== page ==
Recently, the inhibition of Th17 differentiation by invariant NKT cells was reported using the 2D2 autoimmune encephalitis model 26. However, the mechanism through which the NKT cells regulated Th17 differentiation remains unclear. In this study, we further investigated the direct regulatory role of CD1d-dependent invariant Panobinostat molecular weight NKT cells on CD4+ Th differentiation using an in vitro co-culture system and an in vivo model of organ-specific autoimmune disease. Invariant NKT cells inhibited Th1 differentiation in
an IL-4-dependent manner and suppressed Th17 differentiation predominantly through a contact-dependent manner in co-culture experiments. More severe uveitis and an increased number of IL-17-producing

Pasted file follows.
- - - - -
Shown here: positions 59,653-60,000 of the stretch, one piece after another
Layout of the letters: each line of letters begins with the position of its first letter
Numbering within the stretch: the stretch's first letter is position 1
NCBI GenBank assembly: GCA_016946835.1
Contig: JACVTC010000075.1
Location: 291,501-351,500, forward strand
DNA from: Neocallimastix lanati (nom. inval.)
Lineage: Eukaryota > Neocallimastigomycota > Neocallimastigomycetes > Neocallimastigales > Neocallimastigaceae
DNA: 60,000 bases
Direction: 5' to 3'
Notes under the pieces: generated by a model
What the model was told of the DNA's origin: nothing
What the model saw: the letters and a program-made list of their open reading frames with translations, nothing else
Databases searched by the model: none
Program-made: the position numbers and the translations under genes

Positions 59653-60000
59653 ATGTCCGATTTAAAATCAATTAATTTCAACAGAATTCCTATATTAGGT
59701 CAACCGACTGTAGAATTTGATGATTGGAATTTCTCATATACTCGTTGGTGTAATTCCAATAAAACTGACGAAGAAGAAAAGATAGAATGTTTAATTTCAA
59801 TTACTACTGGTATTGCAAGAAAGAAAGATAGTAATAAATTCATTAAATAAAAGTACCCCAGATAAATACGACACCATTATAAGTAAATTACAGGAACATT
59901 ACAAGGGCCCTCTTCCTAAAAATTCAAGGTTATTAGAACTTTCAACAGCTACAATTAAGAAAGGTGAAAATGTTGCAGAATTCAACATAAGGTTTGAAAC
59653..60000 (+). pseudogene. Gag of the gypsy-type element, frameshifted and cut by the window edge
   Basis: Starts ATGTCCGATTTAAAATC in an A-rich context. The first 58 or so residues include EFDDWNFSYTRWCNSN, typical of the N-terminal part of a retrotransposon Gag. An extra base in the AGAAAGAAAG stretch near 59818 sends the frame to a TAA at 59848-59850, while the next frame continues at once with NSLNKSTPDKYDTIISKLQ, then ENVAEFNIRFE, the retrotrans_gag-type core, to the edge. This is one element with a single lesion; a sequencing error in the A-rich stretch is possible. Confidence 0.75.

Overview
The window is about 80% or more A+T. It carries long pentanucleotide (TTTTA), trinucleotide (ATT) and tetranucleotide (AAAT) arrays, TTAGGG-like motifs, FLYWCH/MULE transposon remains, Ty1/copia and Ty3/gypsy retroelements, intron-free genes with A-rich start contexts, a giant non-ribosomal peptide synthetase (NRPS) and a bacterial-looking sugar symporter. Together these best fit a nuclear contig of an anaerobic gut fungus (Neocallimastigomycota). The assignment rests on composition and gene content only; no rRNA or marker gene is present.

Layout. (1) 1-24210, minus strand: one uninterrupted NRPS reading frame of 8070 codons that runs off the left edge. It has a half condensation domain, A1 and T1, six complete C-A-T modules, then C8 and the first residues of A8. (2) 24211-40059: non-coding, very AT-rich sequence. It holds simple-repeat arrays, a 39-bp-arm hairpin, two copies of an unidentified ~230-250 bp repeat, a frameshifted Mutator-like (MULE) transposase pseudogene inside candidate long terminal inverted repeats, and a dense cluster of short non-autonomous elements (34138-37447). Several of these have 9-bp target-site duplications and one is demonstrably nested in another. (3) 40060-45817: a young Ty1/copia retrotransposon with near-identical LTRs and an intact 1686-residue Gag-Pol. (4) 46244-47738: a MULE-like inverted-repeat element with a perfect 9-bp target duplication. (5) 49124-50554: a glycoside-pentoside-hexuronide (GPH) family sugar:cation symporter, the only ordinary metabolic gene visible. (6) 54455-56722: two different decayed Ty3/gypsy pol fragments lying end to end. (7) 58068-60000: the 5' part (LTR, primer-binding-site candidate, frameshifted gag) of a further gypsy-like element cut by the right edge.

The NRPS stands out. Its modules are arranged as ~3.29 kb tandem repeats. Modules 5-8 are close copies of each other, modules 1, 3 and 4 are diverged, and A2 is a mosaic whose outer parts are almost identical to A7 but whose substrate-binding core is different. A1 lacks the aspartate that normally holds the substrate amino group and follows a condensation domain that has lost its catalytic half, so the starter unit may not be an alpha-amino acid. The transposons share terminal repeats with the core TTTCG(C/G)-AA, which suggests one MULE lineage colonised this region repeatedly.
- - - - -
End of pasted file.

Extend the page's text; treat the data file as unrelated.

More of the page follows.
CD4+ T cells were observed in invariant NKT cell-deficient (CD1d−/− or Jα18−/−) mice compared with WT mice, and the transfer of NKT cells from WT, IL-4−/−, IL-10−/−, or IFN-γ−/− mice into CD1d−/− mice significantly reversed the disease phenotype. Therefore, invariant NKT cells suppressed the progression of uveitis through the cytokine-independent inhibition of Th17 differentiation. Although the potential regulatory functions of NKT cells in organ-specific autoimmune diseases have been described 18, 19, definitive evidence supporting the direct effect of NKT cells on pathogenic effector cells is lacking. We analyzed populations of NKT cells by staining with anti-TCR antibody and CD1d:α-galactosylceramide